For two years and four months, Stacie Pridden has been waiting... and waiting... for the heart and lung transplant which will change her life. EMMA DUNN reports

SMILING, laughing and chatting together, Stacie and Megan Pridden look like any other twin sisters.

But while Megan is perfectly healthy, Stacie is waiting for a phone call to tell her she can finally have the double lung and heart transplant she desperately needs.

When she was 11, Stacie was diagnosed with a rare blood vessel disorder that affects her heart and lungs, called pulmonary hypertension.

She has been on the transplant list for two years and four months, and remains hopeful she will get the surgery that will save her life.

Her twin, Megan, got engaged to fiancé James Pryor last year and now the 23-year-olds are hoping Stacie will either get the transplant, or her health will remain stable enough, so that she can walk down the aisle with her sister as her maid of honour on her wedding day in 2016.

Stacie, of Pinehurst, who is 14 minutes older than her sister, said: “It’s worrying because the wedding is just about two years away and I have been on the transplant list for two years and four months.

“My aim at the moment is just to be at the wedding. I feel like if people don’t have aims they lose the will to live.

“I have small aims in between like going to Alton Towers. I can’t go on the rides but I’ll be looking after my nephews, which I’m looking forward to.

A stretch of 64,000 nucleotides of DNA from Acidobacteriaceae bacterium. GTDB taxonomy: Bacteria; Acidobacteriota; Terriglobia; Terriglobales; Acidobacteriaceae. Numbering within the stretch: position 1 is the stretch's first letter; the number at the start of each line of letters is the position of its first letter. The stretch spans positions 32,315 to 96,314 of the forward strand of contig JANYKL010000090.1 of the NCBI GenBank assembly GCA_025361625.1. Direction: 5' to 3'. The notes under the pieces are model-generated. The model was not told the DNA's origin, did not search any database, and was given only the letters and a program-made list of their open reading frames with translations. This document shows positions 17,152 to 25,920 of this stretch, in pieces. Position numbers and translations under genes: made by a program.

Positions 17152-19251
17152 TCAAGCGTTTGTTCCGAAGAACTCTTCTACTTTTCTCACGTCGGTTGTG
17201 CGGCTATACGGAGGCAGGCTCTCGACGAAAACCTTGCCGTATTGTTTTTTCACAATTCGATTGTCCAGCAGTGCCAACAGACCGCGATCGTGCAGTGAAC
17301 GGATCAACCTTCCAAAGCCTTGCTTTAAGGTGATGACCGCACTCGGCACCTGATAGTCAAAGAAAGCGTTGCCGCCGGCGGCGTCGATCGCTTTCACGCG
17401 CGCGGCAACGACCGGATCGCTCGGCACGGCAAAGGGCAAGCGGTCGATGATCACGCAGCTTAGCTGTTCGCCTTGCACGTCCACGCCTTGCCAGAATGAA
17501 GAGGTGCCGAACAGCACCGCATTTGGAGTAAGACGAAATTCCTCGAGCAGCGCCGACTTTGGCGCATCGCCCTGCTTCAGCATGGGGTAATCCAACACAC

“They say you have got to carry on living while you’re on the list but it’s hard to pre-plan a lot,” said the former Wootton Bassett School pupil.

Stacie was born with three holes in her heart, which doctors operated on when she was a baby. It was the first of numerous operations for Stacie, who was diagnosed with pulmonary hypertension in 2002 after she kept collapsing at school.

Despite being on the organ transplant list for over two years, Stacie is confident she will get the organs to save her life.

“It’s been two years and four months, which is a very very long time. They say the average for heart and lungs is two years and I’m past that now.

“I am a very common blood type though which makes it harder to get the organs because there is so much need for them,” she said.

Stacie is constantly waiting for a call from an unknown number on her mobile, which could be the hospital telling her it’s time for the transplant.

During the time she has been waiting, Stacie has had two false alarms. The first was in May 2013, which was on what Stacie calls her 13-month ‘transplant listiversary’. The organs turned out not to inappropriate A second false alarm came in October 2013.

“With the second false alarm a car came and took me to Papworth. We were 20 minutes away from going to theatre. They did a last-minute check on the heart and found an issue with it,” she said.

“I thought it was actually going to happen that time and I was scared out of my mind.

“When they said I couldn’t have the operation there was a bit of relief in my mind, but I was a bit annoyed as well.

“But I know someone else got the lungs so it wasn’t a waste.”

Stacie formerly worked as a sales assistant at WH Smith in the town centre, but had to quit due to her health. She is currently studying a history degree with the Open University and hopes to do a PGCE after she finishes so she can become a secondary school teacher.

Being in the same school year, Megan was always there for her sister when their parents weren’t around. Even now, having a sister who is so ill is a part of life she and their elder sister Candice, 25, have become used to.